There are implications for the size of air handling units and ductwork, but also developers must factor in higher energy consumption and costs, says Ben Cousins
There are few who would disagree that air quality in workspaces is going to be a big deal in the coming years, and covid-19 has raised public awareness about airborne infections and pollutants. Providing cleaner air is vital to the health and wellbeing of occupants and our practice has been working with clients and specialist consultants prior to the pandemic to tackle just these issues.
So, the new recommendations made as part of the proposed Future Buildings Standard from the MHCLG that we need to improve standards across the board are very welcome but the impact on new and existing buildings is greater than a lot of people realise. How will the new standards affect the shape and cost of new office projects, and what does this mean for other systems and processes?
Current regulations suggest a minimum air exchange rate of 10 l/s/p and the new report from the MHCLG recommends an increase of 50%. This takes us to 15 l/s/p which is higher than the requirements from the BCO, BS ISO 17772 standard, building regulations, and ASHRAE. This is going to have significant implications for the size and weight of air handling units, as well as acoustics and energy consumption, all of which have to be taken into account by office providers when assessing the viability of their projects.
Unfortunately, we may start to see a trade-off between wellness and environmental sustainability
Larger air handling units will be required to pump air around buildings, which means additional mass is required or a loss of net internal area as space is taken from lettable areas and given over to plant. Installing greater roof plant has obvious architectural and planning implications, which puts retrofit projects at a particular disadvantage, as many will not have adequate roof space and may need additional structural alterations to support the increased weight. Careful considerations are required at an early stage.
A significant increase in the size and quantity of ductwork will also be needed and if careful coordination is not undertaken during the design phase then layouts may be constrained and have reduced flexibility. Higher floor-to-floor heights will be required and, once again, this has a greater impact on retrofit projects, as there often is not an allowance for enough ductwork to run under existing structure. Furthermore, without an increase in ductwork size, more air leads to more pressure and noise as air transfers across large spaces. Steps will need to be taken to mitigate the need for acoustic treatments.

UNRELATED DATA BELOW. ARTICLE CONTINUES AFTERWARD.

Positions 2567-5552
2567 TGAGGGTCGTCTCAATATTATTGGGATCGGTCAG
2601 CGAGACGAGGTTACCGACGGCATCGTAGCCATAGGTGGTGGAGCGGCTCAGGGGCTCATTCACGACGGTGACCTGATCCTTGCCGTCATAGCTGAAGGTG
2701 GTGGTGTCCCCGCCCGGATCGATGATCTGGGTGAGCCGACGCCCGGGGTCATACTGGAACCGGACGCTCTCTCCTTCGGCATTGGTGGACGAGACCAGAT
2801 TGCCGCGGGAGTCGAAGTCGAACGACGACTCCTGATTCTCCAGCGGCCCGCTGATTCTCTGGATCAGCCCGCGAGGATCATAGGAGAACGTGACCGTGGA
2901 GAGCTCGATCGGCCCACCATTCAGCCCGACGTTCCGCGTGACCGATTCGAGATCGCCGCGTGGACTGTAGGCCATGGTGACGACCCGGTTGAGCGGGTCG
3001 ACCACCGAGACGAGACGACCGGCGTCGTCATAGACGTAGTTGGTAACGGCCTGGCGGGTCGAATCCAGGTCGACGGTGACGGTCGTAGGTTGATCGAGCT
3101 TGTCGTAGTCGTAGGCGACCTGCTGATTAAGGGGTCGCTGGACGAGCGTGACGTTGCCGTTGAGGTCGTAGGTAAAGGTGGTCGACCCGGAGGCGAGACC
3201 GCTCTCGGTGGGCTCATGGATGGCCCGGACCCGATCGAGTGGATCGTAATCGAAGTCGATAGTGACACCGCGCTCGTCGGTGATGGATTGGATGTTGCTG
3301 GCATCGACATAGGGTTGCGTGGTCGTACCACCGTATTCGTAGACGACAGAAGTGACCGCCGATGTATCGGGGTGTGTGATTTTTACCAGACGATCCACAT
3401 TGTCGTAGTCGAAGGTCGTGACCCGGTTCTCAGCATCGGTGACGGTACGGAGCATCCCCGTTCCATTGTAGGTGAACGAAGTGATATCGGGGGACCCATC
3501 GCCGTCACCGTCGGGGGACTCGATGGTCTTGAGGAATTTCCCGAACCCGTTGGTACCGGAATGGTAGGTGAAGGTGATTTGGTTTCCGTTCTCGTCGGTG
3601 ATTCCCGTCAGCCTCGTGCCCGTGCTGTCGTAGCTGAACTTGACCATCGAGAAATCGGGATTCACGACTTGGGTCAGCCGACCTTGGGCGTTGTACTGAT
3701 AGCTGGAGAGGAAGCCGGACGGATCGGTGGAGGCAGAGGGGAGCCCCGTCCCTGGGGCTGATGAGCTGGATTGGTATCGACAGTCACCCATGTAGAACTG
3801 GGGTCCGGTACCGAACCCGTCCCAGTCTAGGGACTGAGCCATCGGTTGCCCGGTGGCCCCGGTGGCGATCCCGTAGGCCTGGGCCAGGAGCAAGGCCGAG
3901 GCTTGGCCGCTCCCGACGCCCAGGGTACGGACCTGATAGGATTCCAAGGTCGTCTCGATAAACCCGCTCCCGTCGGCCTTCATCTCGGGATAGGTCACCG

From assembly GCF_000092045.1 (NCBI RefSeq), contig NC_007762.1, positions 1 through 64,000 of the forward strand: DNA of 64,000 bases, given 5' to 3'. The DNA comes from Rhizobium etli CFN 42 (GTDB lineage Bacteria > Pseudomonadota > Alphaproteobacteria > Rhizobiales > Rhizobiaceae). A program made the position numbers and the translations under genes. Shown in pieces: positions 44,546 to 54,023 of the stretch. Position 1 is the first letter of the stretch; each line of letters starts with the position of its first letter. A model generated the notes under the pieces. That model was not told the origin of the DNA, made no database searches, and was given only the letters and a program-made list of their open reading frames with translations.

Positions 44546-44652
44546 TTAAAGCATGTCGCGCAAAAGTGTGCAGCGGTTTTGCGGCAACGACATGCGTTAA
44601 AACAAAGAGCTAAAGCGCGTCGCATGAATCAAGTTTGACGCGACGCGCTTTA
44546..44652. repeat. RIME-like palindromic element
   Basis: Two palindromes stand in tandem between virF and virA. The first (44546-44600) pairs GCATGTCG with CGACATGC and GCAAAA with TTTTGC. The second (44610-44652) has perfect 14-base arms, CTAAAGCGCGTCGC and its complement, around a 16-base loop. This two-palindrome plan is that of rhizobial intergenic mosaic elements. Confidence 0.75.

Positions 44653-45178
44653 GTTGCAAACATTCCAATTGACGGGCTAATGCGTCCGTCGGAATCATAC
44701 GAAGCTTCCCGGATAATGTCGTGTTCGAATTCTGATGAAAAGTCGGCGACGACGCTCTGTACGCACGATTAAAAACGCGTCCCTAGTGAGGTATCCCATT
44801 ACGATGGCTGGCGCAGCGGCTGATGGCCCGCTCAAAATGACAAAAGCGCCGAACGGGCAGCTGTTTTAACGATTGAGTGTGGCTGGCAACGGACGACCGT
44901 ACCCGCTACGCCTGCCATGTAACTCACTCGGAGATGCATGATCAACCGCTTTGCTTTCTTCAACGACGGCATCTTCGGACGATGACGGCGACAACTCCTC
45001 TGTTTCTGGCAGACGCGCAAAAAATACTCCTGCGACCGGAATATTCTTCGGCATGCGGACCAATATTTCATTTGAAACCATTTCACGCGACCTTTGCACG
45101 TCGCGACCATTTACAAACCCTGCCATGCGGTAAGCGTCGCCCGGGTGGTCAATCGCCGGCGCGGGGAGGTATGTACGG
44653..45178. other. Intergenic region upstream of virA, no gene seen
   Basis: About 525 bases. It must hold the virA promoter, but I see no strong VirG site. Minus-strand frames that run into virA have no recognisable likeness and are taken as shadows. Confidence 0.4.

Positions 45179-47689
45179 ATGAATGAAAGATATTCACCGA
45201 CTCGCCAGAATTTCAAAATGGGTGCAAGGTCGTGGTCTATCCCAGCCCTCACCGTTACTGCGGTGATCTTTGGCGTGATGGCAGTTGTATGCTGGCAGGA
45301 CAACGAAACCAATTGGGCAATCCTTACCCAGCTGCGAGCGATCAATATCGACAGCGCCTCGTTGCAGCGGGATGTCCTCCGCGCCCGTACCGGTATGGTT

Cellular office accommodation and smaller private offices more suited to SMEs and young businesses are more difficult to serve with quality air, because each space requires its own supply and extract. With the need for filtration, acoustic attenuation, and the inability to implement a cascade approach, this becomes costlier.
Unfortunately, we may start to see a trade-off between wellness and environmental sustainability. Larger plant, differing strategies and higher loads will result in a higher energy usage. Furthermore, the requirement to filter air and provide such high air change rates, makes natural and passive ventilation strategies difficult to achieve.
MHCLG says larger equipment running at lower capacity will reduce the energy consumption. However, this is in direct contrast to what some local authorities currently believe
The MHCLG has suggested that larger equipment running at lower capacity will reduce the energy consumption required. However, this is in direct contrast to what some local authorities currently believe. If projects are to get through planning then a clear decision must be made and the information properly disseminated before workspace schemes get tied up in endless red tape.
The WELL Standard – which we are using on a number of new projects – prioritises filtration over air exchange, working within the current ventilation standards but filtering particulates before the air is recirculated. This demonstrates a clear difference of opinion from the government advice and this approach could be as effective without the huge ramifications that we might expect from the increased ventilation rate standards.
Another potential solution could be provided through building sensors. Careful monitoring of air quality provides the data we need to take action in a more targeted manner. The equipment that would be installed is getting better all the time and can be integrated into existing building management systems easily. This requires nowhere near the same investment as larger air handling units and increased ductwork.
Clearly techniques to improve air quality are harder to implement for retrofit projects but not impossible, they just require careful planning from the outset. Some of the approaches described above are more suited for new-build projects where the ventilation strategy can be designed in from the ground up.
Developers need to be aware of the costs involved when they are calculating the profitability of their schemes. On the plus side, high-quality working environments will do better in the current market and its vital that we stay ahead of new regulations. The added pressures brought about by the pandemic mean that we can no longer afford to ignore the demand for workspaces that put health and wellbeing at the centre of their business strategy.
Ben Cousins is managing director at Cousins & Cousins